Esther starts getting dressed to get in the car looking for him. I tell her that I want to go but she says I should stay in case the kids wake up and she knows Monroe better than I do. I couldn't argue with that but I longed to get out and look for him. As she is getting dressed, my cell rings. A number I don't know. I answer. "Hello?" On the other end: "Oh, thank the Lord." He is alive!! It took me a moment to recognize his voice--perhaps because his voice was tired and strained. I was also probably half-expecting it to be someone else giving me news (bad news) of my husband. I gave the phone to Esther so that she could give him directions and I crumbled. I lost all control of my emotions and cried my eyes out.
Here is what happened: David got to Monroe--even Esther's neighborhood but could not remember the street name and could not find the house. His phone was dead so he could not call directly. He stopped at a gas station but their phone line was not working right because he would get an operator everytime he dialed my number (wouldn't have reached me anyway because at that time my phone was in the car). He didn't know his sister's or mother's number by heart. No such luck. Poor guy was getting angrier and angrier at his circumstances. He prayed and grumbled. Can you imagine circling around so early in the morning? I hated that for him (but glad it was that and not pain or death). He then ended up at a hotel where they warily let him use their phone. I had mine. He assumed my phone was dead because I called from Esther's earlier that evening. He was surprised when I picked up. Thankful that my phone wasn't dead and that I picked up, but sad that he knew that meant that I was worried--he explained his evening. He never called Mrs. Hogue. So what of that random caller from a number that she could not find record of in her phone afterwards?--I believe a stellar move from our Lord who woke her up. The Lord also woke me up to discover that my husband was missing and needing prayer. I also needed to get my phone from the car so that I could be there to receive his call. The Lord heard my husband's prayers (and grumblings) and worked it out for him to come home. Otherwise, he would have stayed at the hotel and I would have been worried beyond all reason. When he finally got home, I ran out to the car and cried my eyes out again. I couldn't help it. He felt so bad that we were so worried. We offered him some liquid consolation to help de-stress him.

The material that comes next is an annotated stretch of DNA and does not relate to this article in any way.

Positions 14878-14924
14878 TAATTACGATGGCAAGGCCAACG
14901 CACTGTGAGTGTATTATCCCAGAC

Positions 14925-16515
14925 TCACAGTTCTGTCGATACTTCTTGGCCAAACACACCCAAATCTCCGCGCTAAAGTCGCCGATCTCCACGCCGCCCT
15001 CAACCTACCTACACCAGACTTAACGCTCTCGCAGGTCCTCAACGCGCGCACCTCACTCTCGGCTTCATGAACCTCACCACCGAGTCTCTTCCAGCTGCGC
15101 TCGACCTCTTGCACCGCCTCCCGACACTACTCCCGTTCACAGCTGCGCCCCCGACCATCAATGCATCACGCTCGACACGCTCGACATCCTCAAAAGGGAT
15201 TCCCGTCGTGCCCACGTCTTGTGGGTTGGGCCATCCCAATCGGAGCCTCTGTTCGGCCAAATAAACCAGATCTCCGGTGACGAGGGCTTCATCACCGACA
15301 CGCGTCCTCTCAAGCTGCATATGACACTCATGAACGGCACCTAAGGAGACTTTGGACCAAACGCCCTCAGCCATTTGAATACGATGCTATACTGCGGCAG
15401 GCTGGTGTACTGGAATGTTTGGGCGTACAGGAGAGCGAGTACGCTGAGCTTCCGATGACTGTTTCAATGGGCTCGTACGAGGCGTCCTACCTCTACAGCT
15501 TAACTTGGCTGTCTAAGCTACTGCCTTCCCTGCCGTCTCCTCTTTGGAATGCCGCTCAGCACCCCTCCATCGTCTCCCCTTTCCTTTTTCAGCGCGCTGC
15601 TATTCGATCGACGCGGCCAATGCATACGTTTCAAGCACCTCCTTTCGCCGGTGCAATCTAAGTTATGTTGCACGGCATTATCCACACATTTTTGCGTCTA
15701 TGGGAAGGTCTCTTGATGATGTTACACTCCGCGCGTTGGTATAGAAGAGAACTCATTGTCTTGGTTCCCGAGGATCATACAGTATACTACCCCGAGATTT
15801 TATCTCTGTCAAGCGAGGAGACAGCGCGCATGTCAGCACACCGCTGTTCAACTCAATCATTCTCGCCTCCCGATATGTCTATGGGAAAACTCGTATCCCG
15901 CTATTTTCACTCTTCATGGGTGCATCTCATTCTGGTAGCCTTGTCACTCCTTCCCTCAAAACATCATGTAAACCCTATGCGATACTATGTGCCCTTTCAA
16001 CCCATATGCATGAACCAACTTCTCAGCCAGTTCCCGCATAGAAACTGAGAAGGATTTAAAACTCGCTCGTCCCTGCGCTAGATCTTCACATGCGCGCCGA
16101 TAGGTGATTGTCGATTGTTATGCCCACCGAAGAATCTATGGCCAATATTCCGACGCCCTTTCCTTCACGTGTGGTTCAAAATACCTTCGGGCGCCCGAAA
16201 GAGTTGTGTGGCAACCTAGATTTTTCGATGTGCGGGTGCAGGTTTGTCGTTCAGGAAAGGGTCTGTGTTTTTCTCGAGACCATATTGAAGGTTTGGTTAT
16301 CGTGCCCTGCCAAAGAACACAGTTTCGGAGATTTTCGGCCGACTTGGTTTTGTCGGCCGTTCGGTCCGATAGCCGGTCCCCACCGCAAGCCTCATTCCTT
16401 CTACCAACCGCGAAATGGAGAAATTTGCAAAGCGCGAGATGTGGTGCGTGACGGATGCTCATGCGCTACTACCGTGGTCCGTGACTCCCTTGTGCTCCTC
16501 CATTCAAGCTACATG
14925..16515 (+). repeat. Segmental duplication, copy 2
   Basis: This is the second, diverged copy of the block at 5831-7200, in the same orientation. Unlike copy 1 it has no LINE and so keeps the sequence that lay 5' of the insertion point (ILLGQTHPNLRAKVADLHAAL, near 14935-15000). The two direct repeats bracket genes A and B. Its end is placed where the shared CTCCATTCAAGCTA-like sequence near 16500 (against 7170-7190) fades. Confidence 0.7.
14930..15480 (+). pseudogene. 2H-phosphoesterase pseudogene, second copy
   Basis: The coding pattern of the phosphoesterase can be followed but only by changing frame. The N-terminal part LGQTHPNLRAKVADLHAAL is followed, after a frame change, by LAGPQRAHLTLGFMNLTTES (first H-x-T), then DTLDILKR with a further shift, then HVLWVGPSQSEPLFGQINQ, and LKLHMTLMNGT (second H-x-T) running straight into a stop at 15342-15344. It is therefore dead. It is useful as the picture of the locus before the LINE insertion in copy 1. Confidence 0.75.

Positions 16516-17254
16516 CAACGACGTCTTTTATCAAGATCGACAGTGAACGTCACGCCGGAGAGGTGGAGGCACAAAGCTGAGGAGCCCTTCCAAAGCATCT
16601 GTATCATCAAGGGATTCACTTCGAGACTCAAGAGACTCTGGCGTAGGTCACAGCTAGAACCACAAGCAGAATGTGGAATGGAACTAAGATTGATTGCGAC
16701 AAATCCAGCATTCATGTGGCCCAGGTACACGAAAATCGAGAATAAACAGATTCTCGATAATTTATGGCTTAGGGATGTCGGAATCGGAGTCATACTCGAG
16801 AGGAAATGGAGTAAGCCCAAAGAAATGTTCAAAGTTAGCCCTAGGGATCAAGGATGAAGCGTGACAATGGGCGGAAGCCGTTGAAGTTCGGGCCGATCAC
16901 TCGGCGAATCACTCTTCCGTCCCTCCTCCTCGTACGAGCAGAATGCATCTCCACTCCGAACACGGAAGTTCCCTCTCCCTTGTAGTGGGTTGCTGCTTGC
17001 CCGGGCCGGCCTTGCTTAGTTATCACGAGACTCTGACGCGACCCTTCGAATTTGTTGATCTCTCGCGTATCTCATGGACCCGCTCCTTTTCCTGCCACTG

He was safe and home. Yet, I could not sleep that night. My body was still coursing with adrenaline and, at that point, anxiety. It would take awhile for my body to catch up with my mind and figure out that it was ok to rest. The fear of losing my husband was less terrifying to me than the idea that my husband, that I love, was hurt, afraid, or suffering. I could hardly stand the thought of him in pain. It was definitely one of those moments that revealed to me just how much David means to me. He is absolutely the love of my life. I'm writing this a week later because I could not allow myself to think about those moments. It was high on the scale of awful moments. It was intense and scary plus I was helpless but for prayer. I hope to never be in that place again. But if and when I am I know that the Lord is watching over us. I'm so thankful for His involvement. Also thankful for Esther and Mrs. Hogue for walking beside me in those dark moments for me. I'm thankful that it was a relatively short period of time.